What is the EU Green Deal? A Breakdown of the Essentials
Long before the EU Green Deal was the reality of today’s headlines, there was nothing but the ideas behind it. The catchy phrase “green deal” was coined about 15 years ago for the concept of a government-led reboot of industry and infrastructure to fight climate change. In theory, it’s nebulous with millions of possible implementations along the entire spectrum of political ideologies, with countless potential branches and off-shoots of government policy. But in practice, the European Union’s effort as the first-ever governing body to implement a green deal is clear and defined. Here’s a breakdown of its essentials: what the EU Green Deal is, why it was created, how it will be implemented, and more.
TheEU Green Dealis a coordinated set of policies and legislation designed to lower the European Union’s global warming emissions to zero over the next 30 years. It intends to not only do so without diminishing the EU’s economy but while also improving the quality of life for the nearly half-billion people who live within the European Union.
If that sounds like a momentous task, those setting out to achieve it are well aware of the fact. European commission president Ursula von der Leyen famously called the EU Green Deal “Europe’s man on the moon moment.”
The European Green Deal – A commitment to future generations.
Presented publicly at the end of 2019, the EU Green Deal is based in accordance with the parameters set by the 2016 Paris Agreement – which aims to prevent a rise of global temperature in the 21st century to under 2 degrees Celsius, as well as additionally trying to limit that temperature increase even further to 1.5 degrees Celsius.
For the 27 nations that make up the EU to do their part in meeting those goals, they need to cut emissions 50%-55% by 2030 (which equates to a 40% reduction of emission levels in 1990). And then, by 2050, for the entire block of nations to emit no climate-heating gases into the atmosphere at all.
How does the European Union plan on implementing the European Green Deal?
Because of its enormous goals, the EU Green Deal is incredibly complex. It’s a massive and intricate collection of policies: new and updated regulations, incentives for encouraging private sector investment, and action plans for specific goals and focused areas of policy.
At its heart is the European Climate Law, which officially sets the goal for net-zero emissions by 2050, creates a system for monitoring progress, and makes the effort legally binding and irreversible. Although it has not yet been formally adopted, the European Parliament and Council made a provisional agreement to the law in late April of 2021.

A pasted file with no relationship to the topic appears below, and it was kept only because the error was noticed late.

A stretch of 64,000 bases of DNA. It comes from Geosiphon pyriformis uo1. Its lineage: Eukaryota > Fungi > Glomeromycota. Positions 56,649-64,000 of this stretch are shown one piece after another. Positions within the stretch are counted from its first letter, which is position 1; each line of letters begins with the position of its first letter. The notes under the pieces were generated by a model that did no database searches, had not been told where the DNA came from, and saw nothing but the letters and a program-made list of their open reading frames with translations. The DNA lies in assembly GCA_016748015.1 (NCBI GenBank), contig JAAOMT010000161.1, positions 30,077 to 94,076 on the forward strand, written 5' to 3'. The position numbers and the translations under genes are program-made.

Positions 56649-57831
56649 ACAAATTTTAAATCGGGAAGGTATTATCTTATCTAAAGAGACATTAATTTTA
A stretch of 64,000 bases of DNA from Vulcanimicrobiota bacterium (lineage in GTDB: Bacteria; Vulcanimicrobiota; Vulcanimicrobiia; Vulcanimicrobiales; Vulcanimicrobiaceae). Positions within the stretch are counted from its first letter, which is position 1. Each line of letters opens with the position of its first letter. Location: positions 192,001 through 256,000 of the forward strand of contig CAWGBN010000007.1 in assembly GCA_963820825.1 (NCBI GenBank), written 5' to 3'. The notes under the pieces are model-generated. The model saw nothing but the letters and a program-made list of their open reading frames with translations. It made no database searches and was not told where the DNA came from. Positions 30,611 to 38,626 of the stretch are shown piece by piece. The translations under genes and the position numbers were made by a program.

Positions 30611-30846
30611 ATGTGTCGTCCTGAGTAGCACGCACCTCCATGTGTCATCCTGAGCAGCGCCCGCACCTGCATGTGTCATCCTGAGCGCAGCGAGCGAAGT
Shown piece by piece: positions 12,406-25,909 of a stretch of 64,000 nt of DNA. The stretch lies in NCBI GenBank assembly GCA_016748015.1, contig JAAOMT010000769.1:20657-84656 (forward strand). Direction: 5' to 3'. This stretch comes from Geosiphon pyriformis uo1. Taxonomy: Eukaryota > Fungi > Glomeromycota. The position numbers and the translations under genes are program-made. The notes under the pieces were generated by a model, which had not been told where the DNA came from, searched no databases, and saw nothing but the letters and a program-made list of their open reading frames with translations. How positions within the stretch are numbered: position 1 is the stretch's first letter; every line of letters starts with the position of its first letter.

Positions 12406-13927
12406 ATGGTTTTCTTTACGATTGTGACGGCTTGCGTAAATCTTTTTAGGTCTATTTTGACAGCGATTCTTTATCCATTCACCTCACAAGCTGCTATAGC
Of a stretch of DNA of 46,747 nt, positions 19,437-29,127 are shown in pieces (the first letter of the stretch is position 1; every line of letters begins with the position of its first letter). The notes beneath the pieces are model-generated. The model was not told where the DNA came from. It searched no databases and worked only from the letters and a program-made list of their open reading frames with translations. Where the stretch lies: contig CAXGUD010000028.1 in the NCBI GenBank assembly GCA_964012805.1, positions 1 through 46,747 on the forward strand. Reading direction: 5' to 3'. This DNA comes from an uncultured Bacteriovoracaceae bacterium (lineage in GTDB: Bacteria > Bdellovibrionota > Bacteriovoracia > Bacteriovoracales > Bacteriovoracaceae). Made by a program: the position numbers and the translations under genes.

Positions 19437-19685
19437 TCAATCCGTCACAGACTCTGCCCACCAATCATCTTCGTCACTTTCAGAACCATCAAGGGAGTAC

Along with the legal obligation of the Climate Law and efforts to meet its goals, the European Green Deal includes two additional objectives:
Boosting the efficient use of resources by moving to a clean, circular economy
Another significant component is the Just Transition Mechanism (JTM), which helps ensure that no one is left behind by the inevitable economic changes of Europe moving to net-zero emissions by providing targeted support to alleviate the socio-economic impact in the most affected regions, like countries that are still heavily dependent on fossil fuels.
Additionally, there are provisions within the EU Green Deal that specify investing in environmentally-friendly technologies, supporting industry to innovate, and working with international partners to improve global environmental standards.
Most of the financing for the initiatives will come from the EU’s budget, but the plan also includes policies to encourage investment from the private sectors with loan guarantees from the European Investment Bank, the lending arm of the EU.
What industries will the EU Green Deal affect the most?
It’s not hyperbolic to say that the European Green Deal will affect every industry within the European Union. But some businesses will be impactedmore than others. Most analysts predict that reform will be divided between two types of industries: financial and “real economy” (meaning the production and flow of goods and services within an economy).
For the financial industry, this means a more significant effort to promote and secure sustainable investments with increased regulation and subsidization. So firms and financial institutions specializing in those areas will see more activities than others.
Real Economy Industries
For real economy industries, the greatest affected are predicted to be the energy, transportation, building, and food sectors. The energy industry is set to be the most affected due to the transition to clean energy, but transportation and building are also predicted to be significantly impacted by changing to electric-powered vehicles with supporting infrastructure and adapting structures for climate-proofing and energy efficiency. And while it may not be as apparent to most, sustainability will be a major element in the future of the food and agriculture sectors.
While it’s still early days for the European Green Deal, it’s becoming closer to a firm reality. With formal adoption of the European Climate Law, the proposed policies will have more of the needed push to be implemented. There was worry that the Coronavirus Pandemic may have stagnated the process, but now there’s a majority of representatives from member countries that want to tie recovery efforts from the pandemic to the Green Deal. So the motivation for the EU Green Deal is now stronger than ever.
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